Oh, but I assume too much. Of course these events are only fairy-tales. (But I wonder whether it is really so foolish to believe in them. After all, lovers who experience the joy of erotic love quite naturally promise to love “forever,” a bizarre promise, given there is no proof of “forever” being even remotely possible. Perhaps they are simply mistaken. Perhaps they are lying for poetic effect. Or perhaps lovers, in their expression of erotic love, have tasted the Eternal, which demands they use infinite terms like “forever and always.” This suggests that the ecstasy of the Saint — so erotic in its expression — is simply a more direct path to the Eternity lovers experience in each other, namely, a path to Eternity itself. Consecrated virgins do not give up on sexuality, they actually live a form of sexuality aimed at the Eternal present in all erotic love, which — apparently — enables them to fly. (This is not, of course, to say that those who are not consecrated virgins cannot be pulled into levitation or falcon-punched into ecstasy.)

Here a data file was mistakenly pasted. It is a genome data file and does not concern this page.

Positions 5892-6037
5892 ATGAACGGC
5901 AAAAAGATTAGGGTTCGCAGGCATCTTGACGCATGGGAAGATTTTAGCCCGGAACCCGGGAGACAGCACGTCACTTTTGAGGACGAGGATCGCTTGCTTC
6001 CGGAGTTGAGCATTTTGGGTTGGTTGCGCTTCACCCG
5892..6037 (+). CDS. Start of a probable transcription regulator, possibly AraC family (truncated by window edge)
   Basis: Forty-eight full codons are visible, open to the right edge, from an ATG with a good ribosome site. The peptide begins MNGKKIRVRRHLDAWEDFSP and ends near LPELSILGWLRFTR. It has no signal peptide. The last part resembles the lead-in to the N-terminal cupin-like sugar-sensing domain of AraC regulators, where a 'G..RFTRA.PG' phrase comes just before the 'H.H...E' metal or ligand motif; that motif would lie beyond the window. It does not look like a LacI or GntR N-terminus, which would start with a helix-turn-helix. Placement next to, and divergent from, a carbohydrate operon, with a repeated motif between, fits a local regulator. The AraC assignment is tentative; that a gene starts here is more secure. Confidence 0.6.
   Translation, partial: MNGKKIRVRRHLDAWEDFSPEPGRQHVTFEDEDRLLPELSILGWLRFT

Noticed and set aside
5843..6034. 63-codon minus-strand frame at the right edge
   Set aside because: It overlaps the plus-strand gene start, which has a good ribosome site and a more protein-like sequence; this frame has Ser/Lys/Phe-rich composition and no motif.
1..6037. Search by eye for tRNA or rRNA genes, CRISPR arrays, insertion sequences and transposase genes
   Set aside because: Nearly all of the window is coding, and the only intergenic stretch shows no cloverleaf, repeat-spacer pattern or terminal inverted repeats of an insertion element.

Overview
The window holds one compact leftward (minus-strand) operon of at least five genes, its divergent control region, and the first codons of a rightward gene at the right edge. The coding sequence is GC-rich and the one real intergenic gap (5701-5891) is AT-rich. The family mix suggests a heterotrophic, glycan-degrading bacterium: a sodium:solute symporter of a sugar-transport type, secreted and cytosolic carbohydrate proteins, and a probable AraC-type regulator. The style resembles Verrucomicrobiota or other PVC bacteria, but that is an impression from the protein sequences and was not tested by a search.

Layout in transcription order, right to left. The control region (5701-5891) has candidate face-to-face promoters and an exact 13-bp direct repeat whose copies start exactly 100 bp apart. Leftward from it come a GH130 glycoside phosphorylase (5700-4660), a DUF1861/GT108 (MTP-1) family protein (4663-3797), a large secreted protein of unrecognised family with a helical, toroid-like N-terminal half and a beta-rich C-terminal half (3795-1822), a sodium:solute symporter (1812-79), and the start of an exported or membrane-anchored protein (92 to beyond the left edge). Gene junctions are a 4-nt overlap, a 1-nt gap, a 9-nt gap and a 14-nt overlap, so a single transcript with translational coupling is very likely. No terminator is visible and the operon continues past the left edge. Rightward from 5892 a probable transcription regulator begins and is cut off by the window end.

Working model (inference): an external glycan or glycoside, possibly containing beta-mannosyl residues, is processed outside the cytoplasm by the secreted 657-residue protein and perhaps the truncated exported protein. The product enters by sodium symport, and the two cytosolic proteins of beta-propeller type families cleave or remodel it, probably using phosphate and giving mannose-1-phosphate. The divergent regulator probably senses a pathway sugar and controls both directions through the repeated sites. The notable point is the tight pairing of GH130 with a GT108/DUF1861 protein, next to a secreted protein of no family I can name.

By way of the habited among us, we understand that virginity is not a lack, but is essentially sexual in nature, a virginity-for and full of the pull of erotic love. If “purity culture” is to be redeemed, it must destroy the idea that purity is an absence, and take up the emblem of purity-as-consecration, an orientation of the sexuality towards Eternity, not a repression of the sexuality until Mr. Right comes along. Consecrated virgins provide an example of virginity as a solid something. Their purity is thick as bread, and their chastity is far more substantial than the bravest of our pornographic escapades. Invite them over for dinner sometime.